There is growing frustration among members of the Libya Dialogue at the inability of the Presidency Council headed by Faiez Serraj to make an obvious impression in the three months since its members arrived in Tripoli. Power cuts, bank illiquidity and enduring insecurity are their prime concerns.
While assuring the PC of their support if it begins to succeed in its mission, the 22 members of the Dialogue who came to Tunis on Saturday, have warned the Council that if it were failing, they would pass a vote of no confidence in it.
One member said the PC’s performance was disappointing. He later added that firing the management of state power company GECOL “was not going to make the lights go back on”. GECOL engineers had been struggling to keep a damaged and under-financed power system working. The real responsibility for the present energy crisis, he said, lay with the governments and parliaments since the Revolution.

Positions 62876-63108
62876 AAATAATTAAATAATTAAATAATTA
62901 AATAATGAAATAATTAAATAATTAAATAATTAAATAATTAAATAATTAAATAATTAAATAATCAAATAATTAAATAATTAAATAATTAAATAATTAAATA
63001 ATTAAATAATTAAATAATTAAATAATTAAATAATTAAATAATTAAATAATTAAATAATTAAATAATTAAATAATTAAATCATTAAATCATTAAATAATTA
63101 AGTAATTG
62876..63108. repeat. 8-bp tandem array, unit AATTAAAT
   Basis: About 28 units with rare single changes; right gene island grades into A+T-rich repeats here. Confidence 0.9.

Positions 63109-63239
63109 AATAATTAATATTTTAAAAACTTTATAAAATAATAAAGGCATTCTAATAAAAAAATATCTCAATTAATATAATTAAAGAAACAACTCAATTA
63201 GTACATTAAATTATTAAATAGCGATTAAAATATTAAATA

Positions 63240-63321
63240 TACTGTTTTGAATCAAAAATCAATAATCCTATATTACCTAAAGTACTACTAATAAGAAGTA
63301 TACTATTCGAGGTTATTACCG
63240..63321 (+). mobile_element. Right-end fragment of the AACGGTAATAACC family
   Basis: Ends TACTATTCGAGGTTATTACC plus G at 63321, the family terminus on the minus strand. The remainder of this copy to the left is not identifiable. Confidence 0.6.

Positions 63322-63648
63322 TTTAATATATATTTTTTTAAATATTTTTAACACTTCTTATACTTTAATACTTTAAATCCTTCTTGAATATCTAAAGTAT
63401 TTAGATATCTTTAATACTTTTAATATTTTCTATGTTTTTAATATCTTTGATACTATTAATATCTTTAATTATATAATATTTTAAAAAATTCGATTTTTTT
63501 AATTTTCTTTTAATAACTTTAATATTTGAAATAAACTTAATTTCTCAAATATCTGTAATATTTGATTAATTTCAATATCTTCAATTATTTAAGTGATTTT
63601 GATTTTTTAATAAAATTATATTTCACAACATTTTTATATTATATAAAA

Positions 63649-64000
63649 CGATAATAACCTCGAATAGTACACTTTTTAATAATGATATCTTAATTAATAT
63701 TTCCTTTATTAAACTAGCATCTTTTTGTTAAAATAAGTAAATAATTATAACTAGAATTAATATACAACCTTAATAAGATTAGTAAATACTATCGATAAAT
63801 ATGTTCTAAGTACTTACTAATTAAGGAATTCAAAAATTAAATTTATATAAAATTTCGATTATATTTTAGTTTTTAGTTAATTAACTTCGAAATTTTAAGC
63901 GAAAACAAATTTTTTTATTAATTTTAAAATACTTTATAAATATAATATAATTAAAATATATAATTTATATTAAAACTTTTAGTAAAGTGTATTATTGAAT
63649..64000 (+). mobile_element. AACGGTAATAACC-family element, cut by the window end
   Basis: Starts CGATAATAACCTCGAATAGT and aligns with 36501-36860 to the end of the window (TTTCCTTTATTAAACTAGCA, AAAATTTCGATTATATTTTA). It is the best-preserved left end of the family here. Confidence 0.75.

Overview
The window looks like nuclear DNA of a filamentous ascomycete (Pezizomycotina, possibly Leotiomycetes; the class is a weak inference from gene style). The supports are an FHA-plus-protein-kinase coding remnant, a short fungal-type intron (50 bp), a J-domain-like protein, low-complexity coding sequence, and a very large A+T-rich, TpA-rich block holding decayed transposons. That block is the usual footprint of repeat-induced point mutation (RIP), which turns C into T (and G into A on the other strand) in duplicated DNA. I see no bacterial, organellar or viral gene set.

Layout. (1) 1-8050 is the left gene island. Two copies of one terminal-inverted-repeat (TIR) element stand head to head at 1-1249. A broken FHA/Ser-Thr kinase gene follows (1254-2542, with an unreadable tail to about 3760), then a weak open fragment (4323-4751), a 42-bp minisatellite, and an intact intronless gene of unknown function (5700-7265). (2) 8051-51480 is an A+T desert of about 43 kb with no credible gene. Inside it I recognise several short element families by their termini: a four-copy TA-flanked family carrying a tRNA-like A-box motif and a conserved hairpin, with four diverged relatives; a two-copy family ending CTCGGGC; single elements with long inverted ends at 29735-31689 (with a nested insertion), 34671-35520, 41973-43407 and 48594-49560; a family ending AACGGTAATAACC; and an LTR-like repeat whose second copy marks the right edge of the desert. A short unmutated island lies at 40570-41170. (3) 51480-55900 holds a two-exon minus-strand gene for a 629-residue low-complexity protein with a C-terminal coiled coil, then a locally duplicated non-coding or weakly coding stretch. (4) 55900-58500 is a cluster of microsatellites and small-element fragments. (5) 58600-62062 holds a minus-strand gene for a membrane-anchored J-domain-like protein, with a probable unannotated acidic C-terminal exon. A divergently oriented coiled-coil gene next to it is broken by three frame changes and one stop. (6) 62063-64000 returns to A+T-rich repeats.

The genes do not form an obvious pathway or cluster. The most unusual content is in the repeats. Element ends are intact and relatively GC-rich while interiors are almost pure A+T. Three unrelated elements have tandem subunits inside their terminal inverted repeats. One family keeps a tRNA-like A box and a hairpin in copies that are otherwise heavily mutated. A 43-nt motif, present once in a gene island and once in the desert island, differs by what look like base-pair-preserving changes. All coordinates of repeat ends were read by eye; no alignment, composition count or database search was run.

At the end of the third day of what should have been a two-day meeting, the Dialogue said tonight that the PC had accepted that there should now be regular meetings between the two bodies to chase up progress on the Libyan Political agreement.
It also rebuked the State Council led by Abdulrahman Sewehli for not sticking to the advisory role assigned it by the LPA. It has already restyled itself “The Supreme State Council”. In April it instructed the Central Bank to stop all dealings those members of the GNC who had refused to abandon the rump of the parliament.
The Dialogue members also said that they had set up a committee with the job of liaising closely with the House of Representatives. This would press for the vote on the Government of National Accord and the amendments to the Constitutional Declaration which would allow the LPA to come into force.